Spotted: Memory map; postdoc pileup

A boy with autism maps the world from memory, and would-be profs are trapped in perpetual postdocs.

By Katie Moisse
10 April 2015 | 3 min read
This article is more than five years old.
Neuroscience—and science in general—is constantly evolving, so older articles may contain information or theories that have been reevaluated since their original publication date.
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    A map of the world that an 11-year-old boy with autism reportedly drew from memory went viral this week. The map highlights the artistic abilities that often accompany autism, as well as the rare but remarkable skill of some people on the spectrum to recall detailed scenes. Stephen Wiltshire, a 40-year-old artist with autism, made similar headlines in 2009 after drawing an 18-foot panorama of the New York City skyline based on a 20-minute helicopter ride over Manhattan.

  • There are more postdoctoral fellows in science than ever and a shrinking number of faculty positions, according to an article published 7 April in Nature. This gap has left many ambitious trainees jumping from postdoc to postdoc, earning an annual $50,000 for years filled with evening and weekend work. “We made postdocs so cheap that principal investigators had lots of incentives to hire them,” Paula Stephan, an economist at Georgia State University in Atlanta, told Nature. The article outlines some possible solutions to the problem, such as hiring fewer postdocs or paying them more.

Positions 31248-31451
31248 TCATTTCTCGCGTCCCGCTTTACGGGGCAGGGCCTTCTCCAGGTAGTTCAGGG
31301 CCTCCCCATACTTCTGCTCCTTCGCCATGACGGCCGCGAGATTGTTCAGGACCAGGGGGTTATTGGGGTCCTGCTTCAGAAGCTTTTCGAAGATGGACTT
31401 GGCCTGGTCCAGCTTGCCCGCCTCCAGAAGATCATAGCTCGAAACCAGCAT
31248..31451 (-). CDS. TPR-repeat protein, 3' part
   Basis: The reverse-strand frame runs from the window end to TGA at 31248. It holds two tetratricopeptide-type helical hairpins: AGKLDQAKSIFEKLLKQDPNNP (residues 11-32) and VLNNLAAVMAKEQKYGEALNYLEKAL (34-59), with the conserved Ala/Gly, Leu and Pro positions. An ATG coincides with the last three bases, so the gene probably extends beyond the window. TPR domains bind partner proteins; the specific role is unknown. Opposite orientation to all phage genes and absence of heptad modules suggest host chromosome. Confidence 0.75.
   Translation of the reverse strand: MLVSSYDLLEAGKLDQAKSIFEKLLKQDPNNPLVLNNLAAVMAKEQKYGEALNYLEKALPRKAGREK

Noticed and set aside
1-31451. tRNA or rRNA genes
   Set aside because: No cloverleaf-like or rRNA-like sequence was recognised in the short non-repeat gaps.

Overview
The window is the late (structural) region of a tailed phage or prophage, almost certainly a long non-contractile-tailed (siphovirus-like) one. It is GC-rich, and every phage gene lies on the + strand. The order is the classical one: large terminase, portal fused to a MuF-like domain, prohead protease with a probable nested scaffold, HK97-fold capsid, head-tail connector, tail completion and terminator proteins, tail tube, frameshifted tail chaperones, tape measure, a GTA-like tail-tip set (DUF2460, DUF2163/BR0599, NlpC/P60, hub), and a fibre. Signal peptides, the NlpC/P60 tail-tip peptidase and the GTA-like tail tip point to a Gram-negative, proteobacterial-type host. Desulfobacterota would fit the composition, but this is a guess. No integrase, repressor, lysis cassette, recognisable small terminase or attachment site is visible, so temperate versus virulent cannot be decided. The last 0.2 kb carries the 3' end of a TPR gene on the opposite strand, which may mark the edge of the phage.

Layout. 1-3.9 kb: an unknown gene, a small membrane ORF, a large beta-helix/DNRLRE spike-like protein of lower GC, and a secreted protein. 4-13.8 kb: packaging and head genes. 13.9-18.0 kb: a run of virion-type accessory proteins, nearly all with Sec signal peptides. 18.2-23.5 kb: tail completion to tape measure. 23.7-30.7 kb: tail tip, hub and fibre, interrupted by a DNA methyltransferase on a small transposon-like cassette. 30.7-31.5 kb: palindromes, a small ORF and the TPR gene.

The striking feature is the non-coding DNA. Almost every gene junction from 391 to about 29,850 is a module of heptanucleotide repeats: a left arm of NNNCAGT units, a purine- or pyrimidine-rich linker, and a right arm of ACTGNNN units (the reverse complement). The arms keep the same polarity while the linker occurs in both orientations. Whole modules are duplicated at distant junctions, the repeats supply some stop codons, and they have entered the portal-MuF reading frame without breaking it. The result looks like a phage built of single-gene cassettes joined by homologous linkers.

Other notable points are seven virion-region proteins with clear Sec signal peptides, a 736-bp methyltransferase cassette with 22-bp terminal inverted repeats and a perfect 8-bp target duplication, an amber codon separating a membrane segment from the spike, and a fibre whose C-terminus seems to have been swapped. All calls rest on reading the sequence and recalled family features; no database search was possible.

• More and more theaters are offering autism-friendly performances — reducing sensory stimulation, for example, and providing information about the show ahead of time. An article in The Atlantic this week describes the Autism Theater Initiative, which partners with Broadway theaters to tone down the lights and sounds of Broadway favorites, such as The Lion King and Matilda. “Matilda is a story of a child who sees the world differently, and it was absolutely important for us to tell the story to kids who also see the world differently,” Broadway actress Lesli Margherita told the magazine. Last month, the roughly 1,500 tickets for an autism-friendly performance of Aladdin sold out in 5 minutes.
  • Some people with autism have ‘noisy’ brains, with unusually high activity in some areas and low activity in others. A study published 8 April in the Journal of Neuroscience links this idiosyncrasy to social deficits — a core feature of autism. Specifically, people with autism who have large disparities in brain activity in different areas tend to have difficulty understanding the social motivations of others. The findings highlight the heterogeneity within a diagnosis of autism.
  • A short film about the Wendy Klag Center for Autism and Developmental Disabilities at Johns Hopkins University in Baltimore shows the personal side of autism research. It features Sarah Klag, a young woman with autism. She is the daughter of Michael Klag, dean of the Johns Hopkins School of Public Health, and Wendy Klag, who died from a seizure disorder in 2006. “When Sarah was diagnosed 18 years ago, we didn’t really understand a lot about autism,” Michael Klag says in the film. He created the center two years ago to help people like his daughter and memorialize his wife.